Russian parliamentary elections to conclude today; Putin projected to win

  • On the first day of the Russian parliamentary elections on September 16, long lines were seen outside polling stations in the country, with independent media outlets deducing that the queues were indicative of state-run companies forcing employees to vote.
The Communist Party of Russia is expected to benefit from the loss Putin’s party may see in this election. (AP Photo/Dmitri Lovetsky)
The Communist Party of Russia is expected to benefit from the loss Putin’s party may see in this election. (AP Photo/Dmitri Lovetsky)
Updated on Sep 19, 2021 08:17 AM IST
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By hindustantimes.com | Written by Ayshee Bhaduri | Edited by Meenakshi Ray, Hindustan Times, New Delhi

The three-day parliamentary elections in Russia, which began on September 17, will conclude on Sunday with President Vladimir Putin’s ruling United Party expected to win the polls marred by claims of widespread violations and suppression of opposition voices. However, some poll experts have said that Putin’s party will fall short of retaining its current two-third domination of the state Duma, the lower house of the Russian parliament.

The Communist Party of Russia is expected to gain from the loss Putin’s party may see in this election. The loss of a two-thirds majority in the State Duma assumes significance because the Russian constitution can only be changed by a party with a two-thirds majority in the parliament.

The Communist Party is projected to benefit from the now-banned Smart Voting App promoted by incarcerated Putin critic Alexei Navalny. Tech giants Google and Apple took down the app from their respective stores after Russian authorities warned that failure to do so will be seen as an attempt to interfere with the country’s electoral process. Navalny used the Smart Voting App to inform voters on the strongest candidates who were in a position to defeat candidates fielded by Putin’s party, thereby undermining their vote share.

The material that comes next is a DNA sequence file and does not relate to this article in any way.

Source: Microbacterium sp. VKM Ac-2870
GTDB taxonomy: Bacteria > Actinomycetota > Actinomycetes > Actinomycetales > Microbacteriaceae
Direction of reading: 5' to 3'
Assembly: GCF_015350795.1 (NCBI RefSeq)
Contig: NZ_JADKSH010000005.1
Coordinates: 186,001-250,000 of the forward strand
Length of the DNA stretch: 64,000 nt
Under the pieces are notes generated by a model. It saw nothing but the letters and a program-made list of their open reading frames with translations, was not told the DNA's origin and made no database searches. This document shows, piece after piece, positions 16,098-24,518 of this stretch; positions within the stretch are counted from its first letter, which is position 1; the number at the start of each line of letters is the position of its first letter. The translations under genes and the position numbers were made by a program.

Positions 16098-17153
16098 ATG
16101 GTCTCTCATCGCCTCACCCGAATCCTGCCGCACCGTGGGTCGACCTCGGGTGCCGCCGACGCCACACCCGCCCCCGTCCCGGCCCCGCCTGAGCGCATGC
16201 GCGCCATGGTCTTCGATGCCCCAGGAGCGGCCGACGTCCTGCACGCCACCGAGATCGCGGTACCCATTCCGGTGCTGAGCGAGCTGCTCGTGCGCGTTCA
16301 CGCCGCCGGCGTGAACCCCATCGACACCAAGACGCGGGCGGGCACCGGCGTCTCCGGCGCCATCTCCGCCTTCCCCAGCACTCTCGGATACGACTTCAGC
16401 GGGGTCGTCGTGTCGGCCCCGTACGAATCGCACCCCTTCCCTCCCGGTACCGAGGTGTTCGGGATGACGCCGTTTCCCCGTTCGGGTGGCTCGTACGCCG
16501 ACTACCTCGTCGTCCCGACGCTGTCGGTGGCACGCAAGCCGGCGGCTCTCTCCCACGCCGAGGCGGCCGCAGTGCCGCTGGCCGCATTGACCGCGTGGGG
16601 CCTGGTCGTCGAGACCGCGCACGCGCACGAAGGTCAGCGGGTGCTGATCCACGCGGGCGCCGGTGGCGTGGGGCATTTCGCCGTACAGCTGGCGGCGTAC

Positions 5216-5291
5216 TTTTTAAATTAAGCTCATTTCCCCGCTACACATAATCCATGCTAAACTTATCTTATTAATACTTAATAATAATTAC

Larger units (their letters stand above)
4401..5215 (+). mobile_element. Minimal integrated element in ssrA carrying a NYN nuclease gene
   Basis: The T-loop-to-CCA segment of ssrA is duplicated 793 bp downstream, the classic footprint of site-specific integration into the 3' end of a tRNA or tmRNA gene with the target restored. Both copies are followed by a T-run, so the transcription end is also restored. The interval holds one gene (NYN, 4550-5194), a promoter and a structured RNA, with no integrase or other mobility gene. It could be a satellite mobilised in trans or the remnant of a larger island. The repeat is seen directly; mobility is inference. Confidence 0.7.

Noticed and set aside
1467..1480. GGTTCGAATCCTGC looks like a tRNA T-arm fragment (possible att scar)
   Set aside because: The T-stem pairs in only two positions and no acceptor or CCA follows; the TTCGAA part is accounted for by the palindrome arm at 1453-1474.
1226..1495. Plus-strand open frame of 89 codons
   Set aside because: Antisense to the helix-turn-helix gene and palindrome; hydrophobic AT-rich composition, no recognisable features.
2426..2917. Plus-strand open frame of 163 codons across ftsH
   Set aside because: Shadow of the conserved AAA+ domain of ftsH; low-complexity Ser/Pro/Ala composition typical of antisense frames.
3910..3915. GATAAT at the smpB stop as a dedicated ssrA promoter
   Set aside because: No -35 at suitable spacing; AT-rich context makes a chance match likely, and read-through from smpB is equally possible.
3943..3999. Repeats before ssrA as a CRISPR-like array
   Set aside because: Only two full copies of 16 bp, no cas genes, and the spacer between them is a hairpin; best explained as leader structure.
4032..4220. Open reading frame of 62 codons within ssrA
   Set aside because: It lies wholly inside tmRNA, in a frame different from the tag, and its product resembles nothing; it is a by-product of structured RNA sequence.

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Both independent media and election monitoring agencies like Golos have reported violations like vote-buying and lack of proper measures for guarding ballots at polling stations. Communist Party chief Gennady Zyuganov told reporters on the second day of polling that the Russian police and the national election commission must respond to claims of ballot stuffing incidents in many regions.

Central elections commission head Ella Pamfilova accepted Zyuganov’s claims and stated that 6,200 ballots have been annulled in five regions for ballot stuffing and other procedural violations.

Navalny, Putin’s most vocal critic, who has been incarcerated in a Russian penal colony, and his organisation have been declared as “extremists” by the Putin administration and thus all of its candidates have been banned from contesting elections, thereby decimating one of the strongest opposition forces Putin has faced in recent history. Navalny’s efforts and the vacuum created by the banning of his organisation is expected to benefit the Communist Party.

On the first day of the elections on September 16, long lines were seen outside polling stations in the country, with independent media outlets deducing that the queues were indicative of state-run companies forcing employees to vote. Voters who talked to journalists present at voting venues showed little to no interest in the country’s electoral process. Journalists also witnessed incidents of ballot stuffing and other poll violations in different provinces, reported the Associated Press.

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Sunday, October 17, 2021